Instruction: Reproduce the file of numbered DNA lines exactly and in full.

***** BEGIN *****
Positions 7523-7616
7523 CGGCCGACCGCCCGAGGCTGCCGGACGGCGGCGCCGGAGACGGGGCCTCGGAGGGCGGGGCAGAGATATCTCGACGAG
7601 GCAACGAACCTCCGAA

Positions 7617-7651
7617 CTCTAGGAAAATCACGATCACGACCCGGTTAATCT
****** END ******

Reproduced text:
Positions 7523-7616
7523 CGGCCGACCGCCCGAGGCTGCCGGACGGCGGCGCCGGAGACGGGGCCTCGGAGGGCGGGGCAGAGATATCTCGACGAG
7601 GCAACGAACCTCCGAA

Positions 7617-7651
7617 CTCTAGGAAAATCACGATCACGACCCGGTTAATCT